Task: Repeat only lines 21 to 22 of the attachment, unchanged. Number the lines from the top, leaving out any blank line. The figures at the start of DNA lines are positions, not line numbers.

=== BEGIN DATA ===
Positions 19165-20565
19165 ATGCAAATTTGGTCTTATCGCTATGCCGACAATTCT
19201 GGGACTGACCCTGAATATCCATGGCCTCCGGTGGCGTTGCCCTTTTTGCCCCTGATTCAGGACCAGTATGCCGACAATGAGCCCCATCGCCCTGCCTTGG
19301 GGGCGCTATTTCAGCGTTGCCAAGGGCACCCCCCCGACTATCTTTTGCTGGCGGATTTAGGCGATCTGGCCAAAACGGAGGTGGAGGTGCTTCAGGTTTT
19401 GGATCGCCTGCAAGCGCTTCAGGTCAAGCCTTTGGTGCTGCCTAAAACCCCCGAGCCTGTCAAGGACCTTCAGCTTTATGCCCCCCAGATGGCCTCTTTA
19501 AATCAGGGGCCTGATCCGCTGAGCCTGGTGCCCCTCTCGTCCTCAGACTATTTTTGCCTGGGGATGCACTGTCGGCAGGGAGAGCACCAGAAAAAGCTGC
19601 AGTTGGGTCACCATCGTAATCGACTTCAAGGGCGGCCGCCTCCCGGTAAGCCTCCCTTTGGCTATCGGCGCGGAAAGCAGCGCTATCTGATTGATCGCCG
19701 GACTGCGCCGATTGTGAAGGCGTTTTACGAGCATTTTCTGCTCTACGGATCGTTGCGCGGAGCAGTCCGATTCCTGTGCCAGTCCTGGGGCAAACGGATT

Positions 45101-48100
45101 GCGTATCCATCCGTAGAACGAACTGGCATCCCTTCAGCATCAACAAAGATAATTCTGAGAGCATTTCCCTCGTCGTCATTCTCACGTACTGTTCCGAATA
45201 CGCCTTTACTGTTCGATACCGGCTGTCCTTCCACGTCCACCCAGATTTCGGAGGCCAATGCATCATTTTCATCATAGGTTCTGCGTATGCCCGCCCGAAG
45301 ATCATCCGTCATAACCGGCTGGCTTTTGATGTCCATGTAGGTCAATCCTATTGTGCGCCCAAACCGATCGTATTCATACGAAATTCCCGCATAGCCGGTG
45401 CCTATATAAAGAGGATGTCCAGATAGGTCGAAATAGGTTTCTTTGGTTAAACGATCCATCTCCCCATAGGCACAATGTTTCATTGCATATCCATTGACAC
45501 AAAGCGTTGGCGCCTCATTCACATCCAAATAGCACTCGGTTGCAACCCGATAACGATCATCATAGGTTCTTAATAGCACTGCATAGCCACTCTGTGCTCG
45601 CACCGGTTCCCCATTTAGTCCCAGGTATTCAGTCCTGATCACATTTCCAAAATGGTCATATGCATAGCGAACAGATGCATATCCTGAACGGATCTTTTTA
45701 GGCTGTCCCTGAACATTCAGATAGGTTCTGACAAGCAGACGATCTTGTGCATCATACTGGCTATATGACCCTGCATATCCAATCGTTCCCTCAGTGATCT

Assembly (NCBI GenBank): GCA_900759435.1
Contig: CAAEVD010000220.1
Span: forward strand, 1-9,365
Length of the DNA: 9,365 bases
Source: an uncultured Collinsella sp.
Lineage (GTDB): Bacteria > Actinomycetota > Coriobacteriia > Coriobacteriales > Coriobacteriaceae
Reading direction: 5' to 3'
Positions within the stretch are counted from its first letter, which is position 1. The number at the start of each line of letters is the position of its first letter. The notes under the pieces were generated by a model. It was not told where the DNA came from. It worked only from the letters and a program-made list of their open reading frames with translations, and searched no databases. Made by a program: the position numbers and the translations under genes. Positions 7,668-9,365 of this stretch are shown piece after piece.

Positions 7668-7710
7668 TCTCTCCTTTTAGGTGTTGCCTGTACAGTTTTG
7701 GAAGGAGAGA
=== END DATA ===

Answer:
Source: an uncultured Collinsella sp.
Lineage (GTDB): Bacteria > Actinomycetota > Coriobacteriia > Coriobacteriales > Coriobacteriaceae